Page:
The IL-2 cytokine receptor common gamma subunit (gammac) mediates anti-apoptotic signals
Lindemann, Matthew J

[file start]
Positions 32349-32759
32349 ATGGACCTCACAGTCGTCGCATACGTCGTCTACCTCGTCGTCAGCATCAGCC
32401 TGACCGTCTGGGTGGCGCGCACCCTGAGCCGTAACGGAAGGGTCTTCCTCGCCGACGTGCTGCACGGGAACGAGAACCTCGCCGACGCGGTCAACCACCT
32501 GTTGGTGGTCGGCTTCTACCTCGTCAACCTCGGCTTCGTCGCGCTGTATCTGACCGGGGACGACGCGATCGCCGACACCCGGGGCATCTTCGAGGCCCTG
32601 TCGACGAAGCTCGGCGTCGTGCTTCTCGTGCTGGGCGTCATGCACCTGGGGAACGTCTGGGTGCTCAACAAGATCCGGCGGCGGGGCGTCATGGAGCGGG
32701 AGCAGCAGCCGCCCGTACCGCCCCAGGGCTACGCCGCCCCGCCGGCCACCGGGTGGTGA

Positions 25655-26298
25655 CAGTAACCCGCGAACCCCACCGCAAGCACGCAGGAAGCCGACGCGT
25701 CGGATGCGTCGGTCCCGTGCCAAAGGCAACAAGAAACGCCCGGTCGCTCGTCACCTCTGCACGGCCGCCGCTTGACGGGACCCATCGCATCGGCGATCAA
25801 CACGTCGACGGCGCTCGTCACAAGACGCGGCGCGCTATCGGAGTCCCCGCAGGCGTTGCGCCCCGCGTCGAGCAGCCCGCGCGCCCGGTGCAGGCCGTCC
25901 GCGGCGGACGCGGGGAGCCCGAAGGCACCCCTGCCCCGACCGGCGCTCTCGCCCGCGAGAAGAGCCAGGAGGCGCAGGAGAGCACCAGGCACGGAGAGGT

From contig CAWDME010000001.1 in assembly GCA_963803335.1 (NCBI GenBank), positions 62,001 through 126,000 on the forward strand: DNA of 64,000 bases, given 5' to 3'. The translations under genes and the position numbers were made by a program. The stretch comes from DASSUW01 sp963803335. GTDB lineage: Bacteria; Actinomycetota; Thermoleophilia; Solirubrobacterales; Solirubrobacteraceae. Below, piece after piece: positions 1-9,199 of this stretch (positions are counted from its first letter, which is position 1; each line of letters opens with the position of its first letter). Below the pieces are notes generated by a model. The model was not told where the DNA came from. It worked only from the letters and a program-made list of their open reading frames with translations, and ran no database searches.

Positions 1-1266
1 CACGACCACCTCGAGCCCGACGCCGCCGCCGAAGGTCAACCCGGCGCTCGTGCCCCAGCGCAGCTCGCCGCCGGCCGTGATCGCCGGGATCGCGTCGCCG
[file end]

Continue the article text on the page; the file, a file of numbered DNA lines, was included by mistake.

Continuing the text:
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Cytokines act by binding to receptors on their target cell surfaces, and these receptors subsequently mediate the delivery of highly specific molecular signals that determine the response of the target cell. In the absence of proper cytokine function, which may occur by a genetic defect in the cytokine, its receptor, or a downstream signaling molecule, severe immune deregulation can result. The most common form of congenital immunodeficiency (X-linked severe combined immunodeficiency, X-SCID) is due to an inherited defect in a cytokine receptor gene, known as the common gamma chain (γc). This research described helps define the molecular basis for signaling by γc, using the interleukin (IL)-2 receptor system as a model, with the ultimate goal of developing improved therapeutic strategies for treating immune deficiency or other diseases involving IL-2. Accordingly, the studies in this dissertation are aimed at defining the molecular mechanisms by which IL-2 promotes T cell survival, which is essential for proper development and maintenance of the immune system. Considerable research has demonstrated that a critical function of cytokine receptors is to promote cellular survival by delivering signals that protect lymphocytes from apoptosis. One such survival signal particularly important in T cells is the upregulation of the anti-apoptotic protein Bcl-2. Indeed, many of the genetic defects observed in mice with a targeted deletion in the γc gene (a model for X-SCID) can be rescued by ectopic expression of Bcl-2. Specifically, we have discovered a novel anti-apoptotic pathway that is mediated by tyrosine residues of the γc subunit. This pathway is sensitive to the PI 3K family inhibitors wortmannin and LY294002. Interestingly, this γc-dependent pathway does not activate the "classic" PI 3K regulatory subunits p85α/β. However, studies using pharmacological inhibitors and biochemical analyses indicates the roles for AKT and the PI 3K family members p110δ and p55PIK.